Research Migrating Off Notes/Domino Email May Make Sense in ...

Research Migrating Off Notes/Domino Email May Make Sense in ...

Research Migrating Off Notes/Domino Email May Make Sense in ...


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<strong>Research</strong><br />

Publication Date: 22 August 2011 ID Number: G00215901<br />

<strong>Migrat<strong>in</strong>g</strong> <strong>Off</strong> <strong>Notes</strong>/<strong>Dom<strong>in</strong>o</strong> <strong>Email</strong> <strong>May</strong> <strong>Make</strong> <strong>Sense</strong> <strong>in</strong><br />

Some Circumstances, 2011 Update<br />

Tom Aust<strong>in</strong><br />

IT professionals often re-evaluate <strong>Notes</strong>/<strong>Dom<strong>in</strong>o</strong> for email because they sense that the<br />

market is mov<strong>in</strong>g away from the product, because SharePo<strong>in</strong>t leads them to consolidate<br />

around Microsoft, or for other reasons. <strong>Migrat<strong>in</strong>g</strong> to another third-generation email<br />

product may not, generally, make economic sense, but consolidat<strong>in</strong>g vendors, mov<strong>in</strong>g to<br />

cloud email services, seek<strong>in</strong>g capabilities not available <strong>in</strong> the product's ecosystem or<br />

pursu<strong>in</strong>g a larger collaboration strategy, may offer valid reasons for migration.<br />

Key F<strong>in</strong>d<strong>in</strong>gs<br />

From July 2010 through June 2011, 116 Gartner clients asked for advice about<br />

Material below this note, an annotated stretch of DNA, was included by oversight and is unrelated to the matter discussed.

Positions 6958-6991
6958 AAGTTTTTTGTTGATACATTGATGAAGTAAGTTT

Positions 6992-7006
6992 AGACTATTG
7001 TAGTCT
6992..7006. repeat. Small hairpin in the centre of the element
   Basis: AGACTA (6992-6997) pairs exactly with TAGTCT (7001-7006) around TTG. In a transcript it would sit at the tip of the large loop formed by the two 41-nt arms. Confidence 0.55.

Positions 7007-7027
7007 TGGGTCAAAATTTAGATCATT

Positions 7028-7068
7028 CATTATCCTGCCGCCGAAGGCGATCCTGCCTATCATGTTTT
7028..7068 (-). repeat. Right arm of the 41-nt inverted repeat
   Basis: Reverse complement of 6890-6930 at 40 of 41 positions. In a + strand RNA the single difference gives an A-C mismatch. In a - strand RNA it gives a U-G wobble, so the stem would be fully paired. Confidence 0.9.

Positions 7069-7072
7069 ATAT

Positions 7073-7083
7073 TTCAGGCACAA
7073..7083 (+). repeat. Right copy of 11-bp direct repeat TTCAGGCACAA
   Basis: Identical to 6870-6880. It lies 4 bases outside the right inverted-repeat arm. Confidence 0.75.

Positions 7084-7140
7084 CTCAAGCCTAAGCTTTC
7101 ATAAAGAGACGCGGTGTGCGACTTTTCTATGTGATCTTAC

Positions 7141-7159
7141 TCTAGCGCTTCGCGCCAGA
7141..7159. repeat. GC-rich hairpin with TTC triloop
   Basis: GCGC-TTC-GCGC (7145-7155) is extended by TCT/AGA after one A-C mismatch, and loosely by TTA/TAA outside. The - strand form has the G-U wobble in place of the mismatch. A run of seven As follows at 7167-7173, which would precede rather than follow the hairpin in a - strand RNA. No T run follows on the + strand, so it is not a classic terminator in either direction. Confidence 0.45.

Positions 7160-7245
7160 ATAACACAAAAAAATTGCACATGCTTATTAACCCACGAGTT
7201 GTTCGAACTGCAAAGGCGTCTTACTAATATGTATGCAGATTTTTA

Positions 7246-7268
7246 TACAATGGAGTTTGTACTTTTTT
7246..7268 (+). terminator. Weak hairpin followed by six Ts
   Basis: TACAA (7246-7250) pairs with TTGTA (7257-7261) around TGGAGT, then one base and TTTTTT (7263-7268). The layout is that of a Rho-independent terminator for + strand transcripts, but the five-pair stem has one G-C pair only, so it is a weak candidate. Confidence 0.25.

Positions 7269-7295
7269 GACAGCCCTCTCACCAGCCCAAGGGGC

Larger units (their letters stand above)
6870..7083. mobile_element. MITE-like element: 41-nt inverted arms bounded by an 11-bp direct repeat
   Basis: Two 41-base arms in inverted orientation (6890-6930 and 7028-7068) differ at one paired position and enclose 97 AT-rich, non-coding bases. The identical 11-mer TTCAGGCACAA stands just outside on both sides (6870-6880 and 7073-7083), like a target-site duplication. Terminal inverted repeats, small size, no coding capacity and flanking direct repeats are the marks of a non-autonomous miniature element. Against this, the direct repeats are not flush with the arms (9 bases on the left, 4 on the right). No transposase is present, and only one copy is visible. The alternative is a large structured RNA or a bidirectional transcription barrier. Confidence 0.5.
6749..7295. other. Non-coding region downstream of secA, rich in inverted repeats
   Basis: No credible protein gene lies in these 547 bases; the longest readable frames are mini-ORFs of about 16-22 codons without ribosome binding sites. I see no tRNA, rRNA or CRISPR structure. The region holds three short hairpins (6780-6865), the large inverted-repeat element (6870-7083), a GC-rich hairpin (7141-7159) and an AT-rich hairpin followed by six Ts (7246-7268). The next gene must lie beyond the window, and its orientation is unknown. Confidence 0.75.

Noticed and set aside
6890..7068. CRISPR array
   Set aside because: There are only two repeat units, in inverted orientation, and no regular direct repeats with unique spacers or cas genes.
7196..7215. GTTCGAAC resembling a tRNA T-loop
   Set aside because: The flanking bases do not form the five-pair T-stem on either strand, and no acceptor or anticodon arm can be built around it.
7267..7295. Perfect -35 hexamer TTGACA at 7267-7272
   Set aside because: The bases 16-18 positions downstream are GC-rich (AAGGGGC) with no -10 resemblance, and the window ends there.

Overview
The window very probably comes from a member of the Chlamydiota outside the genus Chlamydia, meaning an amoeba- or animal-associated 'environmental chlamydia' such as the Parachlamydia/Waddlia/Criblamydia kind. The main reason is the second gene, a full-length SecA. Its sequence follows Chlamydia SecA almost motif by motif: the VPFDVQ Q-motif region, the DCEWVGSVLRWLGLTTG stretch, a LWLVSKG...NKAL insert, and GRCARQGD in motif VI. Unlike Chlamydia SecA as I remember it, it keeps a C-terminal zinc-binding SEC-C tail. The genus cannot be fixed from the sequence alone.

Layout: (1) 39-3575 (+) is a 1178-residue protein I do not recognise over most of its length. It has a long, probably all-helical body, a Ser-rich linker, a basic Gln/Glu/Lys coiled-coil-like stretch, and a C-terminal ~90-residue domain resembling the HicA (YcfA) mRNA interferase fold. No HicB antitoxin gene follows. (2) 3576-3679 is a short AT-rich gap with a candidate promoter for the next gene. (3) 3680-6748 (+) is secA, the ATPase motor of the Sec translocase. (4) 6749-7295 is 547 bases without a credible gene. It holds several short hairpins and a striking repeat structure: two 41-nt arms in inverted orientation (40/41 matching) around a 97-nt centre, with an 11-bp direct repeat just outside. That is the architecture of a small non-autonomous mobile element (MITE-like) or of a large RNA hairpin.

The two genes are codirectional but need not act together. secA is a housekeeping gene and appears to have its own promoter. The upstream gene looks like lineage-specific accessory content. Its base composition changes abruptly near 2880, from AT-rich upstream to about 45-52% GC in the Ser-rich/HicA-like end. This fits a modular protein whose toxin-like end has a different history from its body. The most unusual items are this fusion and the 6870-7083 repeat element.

migrat<strong>in</strong>g away from Lotus <strong>Notes</strong> email; essentially the same number as between July<br />

2009 through April 2010 (although <strong>Notes</strong> application migration <strong>in</strong>quiries appear to be<br />

<strong>in</strong>creas<strong>in</strong>g).<br />

Based on confidential discussions with these clients, we expect that at least one-third<br />

will have stopped us<strong>in</strong>g <strong>Notes</strong>/<strong>Dom<strong>in</strong>o</strong> email by year-end 2013.<br />

Neither IBM nor its customers face an immediate crisis, because IBM will cont<strong>in</strong>ue<br />

<strong>in</strong>vest<strong>in</strong>g <strong>in</strong> the platform to add more value and susta<strong>in</strong> service revenue.<br />

We estimate that it costs about $200 per user to migrate users from one third-generation<br />

email platform to another, but the cost of a major version upgrade can be almost $150<br />

per user. (Migration to software-as-a-service [SaaS] or cloud-based email could cost as<br />

little as $30 per user.)<br />

Recommendations<br />

Treat email as part of a three- to five-year <strong>in</strong>vestment strategy for collaboration<br />

capabilities, <strong>in</strong>clud<strong>in</strong>g Web conferenc<strong>in</strong>g, <strong>in</strong>stant messag<strong>in</strong>g, team workspaces and<br />

social software.<br />

Consider the range of on-premises, outsourced, SaaS, appliance and cloud provision<strong>in</strong>g<br />

options.<br />